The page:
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The speed of technology in neuroscience as it impacts ethical and just decisions in the legal system needs to be understood by lawyers, judges, public policy makers, and the general public. The Massachusetts General Hospital Center for Law, Brain, and Behavior is an academic and professional resource for the education, research, and understanding of neuroscience and the law. Read more

The Cognitive Neuroscience of Moral Judgment and Decision Making

Joshua D. Greene | in “The Moral Brain: A Multidisciplinary Perspective” | March 2015

Cognitive neuroscience aims to understand the mind in physical terms. This endeavor assumes that the mind can be understood in physical terms, and, insofar as it is successful, validates that assumption. Against this philosophical backdrop, the cognitive neuroscience of moral judgment takes on special significance. Moral judgment is, for many, the quintessential operation of the mind beyond the body, the earthly signature of the soul (Greene, 2011). (In many religions it is, after all, the quality of a soul’s moral judgment that determines where it ends up.) Thus, the prospect of understanding moral judgment in physical terms is especially alluring, or unsettling, depending on your point of view. In this brief review I provide a progress report on our attempts to understand how the human brain makes moral judgments and decisions.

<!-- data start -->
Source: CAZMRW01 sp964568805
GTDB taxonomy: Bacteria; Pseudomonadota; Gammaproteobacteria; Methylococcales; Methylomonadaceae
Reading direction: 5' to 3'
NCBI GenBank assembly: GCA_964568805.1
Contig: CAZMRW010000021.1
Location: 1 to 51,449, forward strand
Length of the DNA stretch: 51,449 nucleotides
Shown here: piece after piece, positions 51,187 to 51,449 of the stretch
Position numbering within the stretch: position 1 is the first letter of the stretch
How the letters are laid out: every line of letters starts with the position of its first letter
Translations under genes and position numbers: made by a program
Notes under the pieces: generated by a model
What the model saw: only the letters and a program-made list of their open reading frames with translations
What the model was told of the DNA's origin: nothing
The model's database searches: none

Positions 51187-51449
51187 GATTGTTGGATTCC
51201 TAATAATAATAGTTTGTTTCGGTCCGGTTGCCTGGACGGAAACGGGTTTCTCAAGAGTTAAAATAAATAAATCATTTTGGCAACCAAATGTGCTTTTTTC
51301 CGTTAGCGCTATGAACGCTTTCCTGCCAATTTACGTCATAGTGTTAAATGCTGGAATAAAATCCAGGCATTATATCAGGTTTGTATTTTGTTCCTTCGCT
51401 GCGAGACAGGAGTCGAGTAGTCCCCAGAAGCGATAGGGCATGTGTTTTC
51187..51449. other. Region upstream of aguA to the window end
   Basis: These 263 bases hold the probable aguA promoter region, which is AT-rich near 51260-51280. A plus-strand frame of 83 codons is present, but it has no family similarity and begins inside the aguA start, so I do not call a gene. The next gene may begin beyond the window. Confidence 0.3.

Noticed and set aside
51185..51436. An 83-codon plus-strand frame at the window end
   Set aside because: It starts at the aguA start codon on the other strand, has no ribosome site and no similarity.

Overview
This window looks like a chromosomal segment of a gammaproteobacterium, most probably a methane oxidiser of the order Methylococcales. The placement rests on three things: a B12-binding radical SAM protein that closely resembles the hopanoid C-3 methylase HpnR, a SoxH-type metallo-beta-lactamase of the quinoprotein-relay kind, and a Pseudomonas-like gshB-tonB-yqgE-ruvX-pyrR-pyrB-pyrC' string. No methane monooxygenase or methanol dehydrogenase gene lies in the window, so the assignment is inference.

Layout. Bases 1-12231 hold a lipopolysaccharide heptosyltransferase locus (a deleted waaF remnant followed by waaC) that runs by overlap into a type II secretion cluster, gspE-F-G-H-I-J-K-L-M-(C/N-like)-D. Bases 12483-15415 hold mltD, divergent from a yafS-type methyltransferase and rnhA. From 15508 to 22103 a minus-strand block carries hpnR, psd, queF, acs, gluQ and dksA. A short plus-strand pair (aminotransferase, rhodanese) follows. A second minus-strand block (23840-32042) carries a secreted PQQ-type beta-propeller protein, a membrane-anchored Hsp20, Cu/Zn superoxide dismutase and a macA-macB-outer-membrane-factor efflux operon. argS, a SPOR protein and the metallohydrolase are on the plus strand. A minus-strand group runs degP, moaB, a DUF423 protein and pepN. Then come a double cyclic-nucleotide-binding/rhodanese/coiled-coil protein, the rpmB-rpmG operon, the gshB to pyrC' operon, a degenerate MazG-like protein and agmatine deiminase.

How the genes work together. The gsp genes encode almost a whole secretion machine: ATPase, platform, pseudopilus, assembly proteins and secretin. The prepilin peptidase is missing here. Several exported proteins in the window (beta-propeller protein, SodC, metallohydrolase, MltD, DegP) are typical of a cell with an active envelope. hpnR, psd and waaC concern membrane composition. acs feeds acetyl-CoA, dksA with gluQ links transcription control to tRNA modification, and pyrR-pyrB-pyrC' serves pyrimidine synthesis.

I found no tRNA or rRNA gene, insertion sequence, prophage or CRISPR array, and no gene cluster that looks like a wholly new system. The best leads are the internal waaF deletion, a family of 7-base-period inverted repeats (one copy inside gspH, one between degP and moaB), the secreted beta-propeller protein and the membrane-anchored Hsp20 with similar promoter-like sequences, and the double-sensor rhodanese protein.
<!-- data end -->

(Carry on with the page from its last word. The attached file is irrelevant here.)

Read the full chapter here.